How to make the climate transition fit for property owners?
Today’s publication of the Fit for 55 package is a historical milestone for the EU. To reach at least 55% greenhouse gas emissions reduction by 2030, as enshrined in the European Climate Law, the European Commission is unveiling a dozen of proposals to revamp its energy and climate policy. The proposed changes will have a major impact on national policies across Europe and a wide range of sectors, notably the building sector. The International Union of Property Owners welcomes the ambition and set trajectory. A large majority of property owners are willing to make their properties more energy-efficient and to opt for renewable energy solutions (see our recent survey).
Among the draft pieces of legislation presented today, many will have a significant impact on citizens’ choices and finances, as well as on the real estate sector. The climate transition is rightly underway, and property owners clearly have to do their share to improve the quality of their stock and change their consumption patterns. The key to success will be to set the right balance.
A property owners’ preliminary view on the ‘Fit for 55’ package
Including the building sector in a separate European Emissions Trading System is probably the most controversial piece of the package. Considered by part of our sector as a useful approach to create market incentives for emission cuts in buildings and engage citizens in changing their heating habits, this form of carbon pricing will substantially increase households’ heating costs. The Social Climate Fund and its €72.2 billion set – almost at last minute – to cushion the ETS social impact for the most vulnerable households is very welcomed, but it might not sufficiently mitigate the measure’s downside and support enough renovation. In our view, the ETS revenues should benefit the respective sector from which they originate and for which there is a massive need for investment.
The revision of the Effort Sharing Directive is meant to distribute the new European 2030 climate target among Member States. Even though the building sector will now fall fully under the ETS, the Commission has also decided to keep the sector under the Effort Sharing Regulation, which originally sets national binding annual greenhouse gas emission targets for non-ETS sectors. This means that the Commission is tackling buildings emissions from two different angles. These measures seen as mutually reinforcing would nonetheless generate an extra burden for European homeowners and the real estate sector. The economic efficiency and social compatibility would need to be carefully assessed.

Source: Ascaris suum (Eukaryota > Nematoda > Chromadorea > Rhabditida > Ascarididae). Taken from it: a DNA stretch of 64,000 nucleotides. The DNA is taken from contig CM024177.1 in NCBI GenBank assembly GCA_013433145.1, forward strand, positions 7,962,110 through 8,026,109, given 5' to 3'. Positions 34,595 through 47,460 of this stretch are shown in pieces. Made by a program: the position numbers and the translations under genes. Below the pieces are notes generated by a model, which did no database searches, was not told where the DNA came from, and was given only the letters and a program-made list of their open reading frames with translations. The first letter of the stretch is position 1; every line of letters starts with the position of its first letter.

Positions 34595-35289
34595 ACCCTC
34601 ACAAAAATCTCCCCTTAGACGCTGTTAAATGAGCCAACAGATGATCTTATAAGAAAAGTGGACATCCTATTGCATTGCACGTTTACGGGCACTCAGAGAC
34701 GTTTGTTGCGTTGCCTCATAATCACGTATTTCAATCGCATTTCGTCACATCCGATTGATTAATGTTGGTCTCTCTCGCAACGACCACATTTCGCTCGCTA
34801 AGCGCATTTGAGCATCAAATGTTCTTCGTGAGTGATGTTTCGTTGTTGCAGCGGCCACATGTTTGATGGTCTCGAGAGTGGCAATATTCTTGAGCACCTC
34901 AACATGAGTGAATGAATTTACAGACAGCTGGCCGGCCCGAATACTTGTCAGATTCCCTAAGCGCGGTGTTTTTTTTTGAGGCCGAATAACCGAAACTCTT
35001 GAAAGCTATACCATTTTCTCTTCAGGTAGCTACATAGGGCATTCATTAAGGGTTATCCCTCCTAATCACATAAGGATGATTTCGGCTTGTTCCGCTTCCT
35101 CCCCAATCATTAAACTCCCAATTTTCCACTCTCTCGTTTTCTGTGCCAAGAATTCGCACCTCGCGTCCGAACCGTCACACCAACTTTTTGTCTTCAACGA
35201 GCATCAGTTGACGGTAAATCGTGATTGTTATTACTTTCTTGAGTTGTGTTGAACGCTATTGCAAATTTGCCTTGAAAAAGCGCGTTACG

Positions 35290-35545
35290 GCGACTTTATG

New ambitious climate targets imply higher ambition for renewables to produce 40% of our energy from renewable sources by 2030. All Member States will contribute to this goal, and specific targets are proposed for renewable energy use in heating and cooling and buildings. The amendment sets an indicative overall target in the Union’s final consumption of energy of at least a 49 % energy share from renewable sources in the buildings’ sector by 2030. Setting the trajectory and giving Member States the flexibility to achieve the goal is the right approach. But we would need to analyse how achievable that goal is, and to which extent setting the objective at neighbourhood level might be more impactful.
The proposed amending text sets a binding EU headline target that aims at reducing by 39% the EU’s primary energy consumption by 2030, along with the more ambitious energy savings obligations. It also strengthens the renovation requirement for all public buildings. These provisions and others will impact our sector and would need to be thoroughly assessed. We welcome the fact that the intention is to strengthen the efforts in addressing the split incentives problem and provide opportunities for a dialogue with stakeholders involved, we remain however perplexed at the type of forum this would concretely result into as proposed in the draft Article 21, para 5.
From the homeowners’ and real estate industry’s point of view, the risk of double burden from energy taxes and CO2 pricing is real. The co-legislators would need to find the right balance to ensure this is avoided.